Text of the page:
The authentic vernacular and classical
creations of Ong-ard Satrabhandhu stand as vigorous,
if lone, way signs to a civilized future.
ONG-ARD HAS FOCUSED HIS SEARCH FOR THE AUTHENTIC in the vernacular and classical language of the sophisticated works found in such diverse places as Italy and China, Nepal and India. In Italy, he has visited all of the villas of Andrea Palladio (1508–1580) — looking, drawing, and measuring — to try to understand their mysterious, enduring attraction. Palladio’s architecture is a source of interest for many reasons not the least of which is that he worked in a very methodical way. Like Palladio, Ong-ard has drawn from the classical architecture of the past to derive a set of components that can be used in different combinations for different projects and clients. (All of Palladio’s villas employ a code of proportional relationships, derived in part from the architecture of ancient Rome.) Incidentally, Colin Rowe — Ong-ard’s esteemed professor at Cornell — wrote the well-known treatise “The Mathematics of the Ideal Villa” (1947), a text that discusses architectural and organizational similarities in the works of Palladio and Le Corbusier.
Ong-ard is a disciplined and careful designer who has transcended any hint of formula through his sensitivity to scale and proportion and by an innate and inventive compositional skill, an aspect of design that is basically intuitive. The courtyard and the deep sheltering overhangs seen in Thailand and the classicizing fronts of villas of the Veneto in the north of Italy are used repeatedly by Ong-ard and Palladio respectively, and never seem formulaic. It is difficult to both delicately balance a respect for the past and the demands of a new architecture and infuse a place with sentiment but not cross the line into sentimentality. Perhaps it is the handling of light, the atmosphere of repose, the subtle understatement, the fascination with and rigorous use of proportion and scale, and the tactile celebration of the materials that transcend issues of style and taste.
Ong-ard has also traveled in China to study family and religious buildings, especially the beautiful mid seventeenth-century wang family compound in Jingsheng, which coincidently dates from almost the same time as Palladio. The architect’s travels in Italy and China and his thoughtful appraisals have linked two strikingly different architectures that had previously not been compared.
Ong-ard’s work, however, is not related to only these influences. He is deeply aware, too, of the local architecture and its picturesque tradition so well known to visitors of Thailand, especially Chiang Mai and the northern provinces. His work in fact has helped bring recognition to the plight of traditional Lanna buildings and temples whose steeply pitched and repeated room forms are so characteristic of the vernacular architecture for which he has been a defender and advocate for preservation.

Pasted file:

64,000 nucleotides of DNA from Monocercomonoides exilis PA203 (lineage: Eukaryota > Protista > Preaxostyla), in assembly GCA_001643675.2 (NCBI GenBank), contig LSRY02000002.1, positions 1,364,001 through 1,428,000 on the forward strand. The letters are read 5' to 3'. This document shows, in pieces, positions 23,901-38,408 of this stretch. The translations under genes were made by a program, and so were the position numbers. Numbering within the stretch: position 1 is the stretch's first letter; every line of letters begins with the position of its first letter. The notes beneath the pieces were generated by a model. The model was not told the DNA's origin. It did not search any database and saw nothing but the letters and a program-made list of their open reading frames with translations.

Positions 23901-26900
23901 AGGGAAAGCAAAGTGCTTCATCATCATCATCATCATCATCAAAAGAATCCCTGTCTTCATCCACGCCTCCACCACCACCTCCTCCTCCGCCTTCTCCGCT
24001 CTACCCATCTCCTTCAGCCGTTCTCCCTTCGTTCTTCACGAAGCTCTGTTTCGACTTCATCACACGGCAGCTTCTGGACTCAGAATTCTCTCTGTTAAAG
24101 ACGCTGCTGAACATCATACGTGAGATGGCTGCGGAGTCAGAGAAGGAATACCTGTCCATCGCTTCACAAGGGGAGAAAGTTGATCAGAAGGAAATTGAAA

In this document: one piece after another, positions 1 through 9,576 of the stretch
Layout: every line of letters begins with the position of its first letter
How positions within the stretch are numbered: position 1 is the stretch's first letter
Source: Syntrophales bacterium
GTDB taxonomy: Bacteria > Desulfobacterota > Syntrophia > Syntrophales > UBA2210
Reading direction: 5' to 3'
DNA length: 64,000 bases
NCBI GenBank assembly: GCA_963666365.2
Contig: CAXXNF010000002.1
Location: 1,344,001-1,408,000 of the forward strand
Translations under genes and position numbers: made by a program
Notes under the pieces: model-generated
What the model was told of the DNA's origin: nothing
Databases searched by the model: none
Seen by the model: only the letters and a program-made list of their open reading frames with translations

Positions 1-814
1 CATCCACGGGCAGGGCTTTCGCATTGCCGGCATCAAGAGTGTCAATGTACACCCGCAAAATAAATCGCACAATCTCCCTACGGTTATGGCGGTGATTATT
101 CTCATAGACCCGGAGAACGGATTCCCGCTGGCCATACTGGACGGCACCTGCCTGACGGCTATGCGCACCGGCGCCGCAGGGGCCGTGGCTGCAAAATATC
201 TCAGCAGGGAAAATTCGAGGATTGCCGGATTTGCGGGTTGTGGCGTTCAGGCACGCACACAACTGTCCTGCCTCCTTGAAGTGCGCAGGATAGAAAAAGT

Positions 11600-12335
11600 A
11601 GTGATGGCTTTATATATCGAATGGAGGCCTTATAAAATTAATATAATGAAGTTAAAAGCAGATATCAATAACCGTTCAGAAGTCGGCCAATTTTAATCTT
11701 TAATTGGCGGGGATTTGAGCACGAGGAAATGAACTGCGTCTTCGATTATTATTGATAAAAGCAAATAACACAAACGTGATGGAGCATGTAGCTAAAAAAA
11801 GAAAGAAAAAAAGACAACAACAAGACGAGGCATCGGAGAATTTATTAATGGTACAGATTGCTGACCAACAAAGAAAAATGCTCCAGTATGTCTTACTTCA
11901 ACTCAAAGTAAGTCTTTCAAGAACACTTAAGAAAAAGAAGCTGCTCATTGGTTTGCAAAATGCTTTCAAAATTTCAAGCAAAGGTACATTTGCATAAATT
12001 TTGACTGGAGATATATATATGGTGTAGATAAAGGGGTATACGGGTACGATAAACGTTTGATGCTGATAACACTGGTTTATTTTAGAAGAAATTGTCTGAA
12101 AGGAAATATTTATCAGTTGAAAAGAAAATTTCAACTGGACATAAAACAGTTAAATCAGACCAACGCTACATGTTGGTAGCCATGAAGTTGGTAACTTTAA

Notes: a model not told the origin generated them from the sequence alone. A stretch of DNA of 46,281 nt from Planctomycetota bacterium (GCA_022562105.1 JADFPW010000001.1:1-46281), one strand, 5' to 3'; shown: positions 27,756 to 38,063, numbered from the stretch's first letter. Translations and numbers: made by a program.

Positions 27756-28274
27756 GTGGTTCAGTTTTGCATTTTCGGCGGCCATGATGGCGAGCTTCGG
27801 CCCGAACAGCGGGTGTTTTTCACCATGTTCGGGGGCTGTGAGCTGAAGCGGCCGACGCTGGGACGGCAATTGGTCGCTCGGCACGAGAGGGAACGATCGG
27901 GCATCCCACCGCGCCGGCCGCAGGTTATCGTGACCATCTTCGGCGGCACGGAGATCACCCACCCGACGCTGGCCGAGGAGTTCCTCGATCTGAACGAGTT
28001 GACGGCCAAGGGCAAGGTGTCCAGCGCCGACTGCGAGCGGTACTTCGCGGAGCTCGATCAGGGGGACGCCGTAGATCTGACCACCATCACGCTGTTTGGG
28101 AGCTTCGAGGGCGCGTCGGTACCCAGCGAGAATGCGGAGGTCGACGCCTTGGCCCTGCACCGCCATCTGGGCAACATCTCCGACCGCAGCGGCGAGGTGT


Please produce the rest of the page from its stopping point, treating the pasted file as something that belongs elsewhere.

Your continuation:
But it would be a mistake to consider these works only through the lens of preservation and style. Ong-ard’s research and study of other works from a broad and inclusive list of sources is concerned with design principles, not just visual effects. it was his early inspiration, le corbusier, who advised in his “Three reminders to Architects”: The plan is the generator — and Ong-ard has not forgotten this principle. Particularly for him the influence of the chinese vernacular dwellings with their remarkable plans, such as the courtyard houses in Beijing, are almost the most important formal precedents to Ong-ard as they ground his work culturally as well as organizationally. The architectural promenade mentioned so frequently by Le Corbusier is of primary concern, so that the result of this design principle is a rich spatial experience, which is deeply resonant with traditional architecture and with the aspirations of modernity.
WHAT ONG-ARD DISCOVERED through his research — using drawing and photography, techniques that are almost entirely visual and not just historical or especially academic—is that certain attributes of clarity, modesty, proportion, scale, and repeated building elements are shared by most of his sources of inspiration. In other words what this quiet, talented architect found in these examples and seeks in his own work are attributes that seem to render the ego of the architect almost invisible or anonymous as if the works emerged almost without effort, from their place and situation. Such effortlessness was known in Italy, in the day of Palladio, as Sprezzatura, making the difficult seem easy.
One might ask what forces have directed the search in Ong-ard’s nearly one-half century of investigation and discovery. The early works of strict modernism, as well as the middle works of formal and stylistic experiments, were abandoned for an expression that seems new and old, traditional and modern, conservative but radical. The return to basic principles, to an architecture of modesty and self-effacement is strangely compelling to the visitor. Compelling in its familiarity — but a familiarity that seems strange and experimental. There is also an overriding refinement of material, form, detail, and feeling. understated, the works are still oddly forceful in their restraint in part because of the way decisions have been orchestrated and realized.
What ong-ard Satrabhandhu’s architecture achieves is a nearly seamless bridge between tradition and invention. Time thus is paused in these works, which seem to hover between past and present. one is reminded of the “still point in a turning world” meditation drawn by the poet T.S. Eliot in his poem “Burnt Norton” of 1935: “Time present and time past / Are both perhaps present in time future / And time future contained in time past. / … except for the point, the still point, / There would be no dance, and there is only the dance.”
Errol Barron, FAIA
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- Forum, Academic Assemblage, 1971